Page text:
It was largely self-financed. No money was provided by the UN General Assembly and the ITU governing bodies made only a modest financial contribution. Most of the cost, particularly of the PrepComs, was supported by voluntary contributions. I am grateful to the many governments and organizations that made donations to the WSIS Fund and to those who made in-kind contributions to support the preparations of the Geneva and Tunis phases. I would like to take this opportunity to thank each of them.

For governments, I extend my special appreciation to: Austria, Azerbaijan, Belgium, Botswana, Burkina Faso, Canada, Finland, France, Gabon, Germany, Holy See, Italy, Japan, the Republic of Korea, Libya, Luxembourg, Malawi, Malta, Namibia, Netherlands, Nigeria, Norway, Portugal, Qatar, Romania, Rwanda, Saudi Arabia, Senegal, Slovenia, South Africa, Spain, Sweden, Switzerland, Syrian Arab Republic, the Sultanate of Oman, Thailand, Togo, Trinidad and Tobago, Tunisia and the United Arab Emirates.


International organisations have also been active in supporting the preparations. I would particularly like to thank ITU, ArabSat, the European Commission, ILO, ISESCO, WMO, UNESCO, UNFCU, UNITAR, UNDP, the United Nations, and especially the UN in Geneva, as well as the UPU, for their contributions.

In addition, I would like to thank civil society and private sector organizations for their financial and in-kind support, including: IINAS, OTEF, Intel, KDDI, NTT DoCoMo, RealNetworks, Net Display Systems, Togo Telecom and Vivendi Universal.

Uniquely, WSIS was a Summit held in two phases. Through this approach, WSIS took place both in one developed and one developing country. This helped to ensure that the full range of issues of the Information Society were addressed, while highlighting the critical need to bridge the Digital Divide. The two-phase process has enabled us to develop a concrete plan for implementation, at the national, regional and international levels. This will ensure that the commitments that we undertake are fulfilled.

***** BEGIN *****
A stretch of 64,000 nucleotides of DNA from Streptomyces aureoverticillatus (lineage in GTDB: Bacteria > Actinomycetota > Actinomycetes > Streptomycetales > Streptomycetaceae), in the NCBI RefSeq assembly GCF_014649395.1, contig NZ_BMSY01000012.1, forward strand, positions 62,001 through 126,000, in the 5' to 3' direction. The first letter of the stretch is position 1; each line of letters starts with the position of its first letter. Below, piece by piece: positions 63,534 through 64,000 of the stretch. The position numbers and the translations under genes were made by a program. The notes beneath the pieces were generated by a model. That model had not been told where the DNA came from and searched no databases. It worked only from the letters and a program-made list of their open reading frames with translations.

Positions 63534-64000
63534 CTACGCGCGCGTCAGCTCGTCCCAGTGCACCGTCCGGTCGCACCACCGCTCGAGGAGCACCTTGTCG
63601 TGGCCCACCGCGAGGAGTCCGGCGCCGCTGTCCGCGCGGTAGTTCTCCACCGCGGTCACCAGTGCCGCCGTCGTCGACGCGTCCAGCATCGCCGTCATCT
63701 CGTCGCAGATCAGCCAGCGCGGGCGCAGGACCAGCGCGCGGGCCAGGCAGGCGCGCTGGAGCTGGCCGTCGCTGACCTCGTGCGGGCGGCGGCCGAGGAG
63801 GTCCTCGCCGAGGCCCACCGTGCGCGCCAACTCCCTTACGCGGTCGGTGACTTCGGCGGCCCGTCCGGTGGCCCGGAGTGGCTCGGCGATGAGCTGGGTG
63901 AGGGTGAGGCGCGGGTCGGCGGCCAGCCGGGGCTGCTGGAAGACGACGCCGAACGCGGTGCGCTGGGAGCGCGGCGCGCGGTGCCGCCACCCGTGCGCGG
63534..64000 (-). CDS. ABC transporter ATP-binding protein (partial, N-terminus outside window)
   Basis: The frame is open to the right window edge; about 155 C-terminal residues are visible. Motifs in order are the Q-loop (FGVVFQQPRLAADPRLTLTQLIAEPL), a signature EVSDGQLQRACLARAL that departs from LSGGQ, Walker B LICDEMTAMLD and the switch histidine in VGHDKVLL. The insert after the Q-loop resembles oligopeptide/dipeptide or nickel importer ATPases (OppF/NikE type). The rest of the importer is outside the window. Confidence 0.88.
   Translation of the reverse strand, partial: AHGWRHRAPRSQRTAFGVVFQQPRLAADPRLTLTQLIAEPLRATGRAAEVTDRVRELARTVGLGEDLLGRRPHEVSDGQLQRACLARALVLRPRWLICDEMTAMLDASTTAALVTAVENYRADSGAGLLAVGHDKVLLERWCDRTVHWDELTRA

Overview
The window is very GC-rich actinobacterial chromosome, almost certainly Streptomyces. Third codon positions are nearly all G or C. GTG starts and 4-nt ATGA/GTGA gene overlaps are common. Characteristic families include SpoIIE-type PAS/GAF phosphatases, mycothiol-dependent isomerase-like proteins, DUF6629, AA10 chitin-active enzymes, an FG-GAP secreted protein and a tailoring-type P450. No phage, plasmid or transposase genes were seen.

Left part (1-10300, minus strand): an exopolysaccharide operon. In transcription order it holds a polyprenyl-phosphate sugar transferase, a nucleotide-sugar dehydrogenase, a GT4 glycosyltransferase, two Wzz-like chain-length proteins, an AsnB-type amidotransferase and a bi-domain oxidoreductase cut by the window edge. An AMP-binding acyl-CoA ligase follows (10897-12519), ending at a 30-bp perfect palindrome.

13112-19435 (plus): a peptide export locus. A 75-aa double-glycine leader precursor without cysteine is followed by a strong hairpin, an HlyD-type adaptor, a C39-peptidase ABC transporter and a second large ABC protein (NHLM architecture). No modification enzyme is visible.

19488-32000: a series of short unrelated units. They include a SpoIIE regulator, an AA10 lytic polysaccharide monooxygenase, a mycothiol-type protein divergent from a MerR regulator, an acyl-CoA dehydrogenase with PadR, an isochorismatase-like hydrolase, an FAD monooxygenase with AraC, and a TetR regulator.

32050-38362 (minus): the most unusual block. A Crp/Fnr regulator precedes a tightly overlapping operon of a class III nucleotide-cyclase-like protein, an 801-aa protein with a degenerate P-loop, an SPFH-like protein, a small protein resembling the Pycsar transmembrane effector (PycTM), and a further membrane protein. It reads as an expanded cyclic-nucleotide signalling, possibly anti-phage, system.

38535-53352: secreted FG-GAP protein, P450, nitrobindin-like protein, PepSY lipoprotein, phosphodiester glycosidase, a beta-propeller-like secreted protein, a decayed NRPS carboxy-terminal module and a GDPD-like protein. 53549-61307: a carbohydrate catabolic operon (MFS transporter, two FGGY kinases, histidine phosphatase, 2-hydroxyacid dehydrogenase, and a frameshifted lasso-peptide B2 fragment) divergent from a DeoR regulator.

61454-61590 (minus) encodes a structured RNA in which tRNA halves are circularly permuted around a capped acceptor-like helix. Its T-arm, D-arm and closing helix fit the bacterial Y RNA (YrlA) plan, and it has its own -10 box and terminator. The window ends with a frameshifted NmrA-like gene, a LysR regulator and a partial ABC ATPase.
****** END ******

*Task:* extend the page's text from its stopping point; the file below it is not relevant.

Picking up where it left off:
So what have we accomplished?

At the beginning of this process, no one knew what the key issues of the Summit were. Much of the early days were spent on shaping and refining the agenda.

In Geneva, world leaders crystallized this process in the Declaration, which sets out eleven key principles and action lines. In the Plan of Action, we set out critical targets to connect the World by 2015 and set in motion a process to deal with unresolved issues. These were:

  • Implementation and follow-up;
  • Financing Mechanisms; and
  • Internet Governance.
  • I am pleased to note that implementation is already in full swing.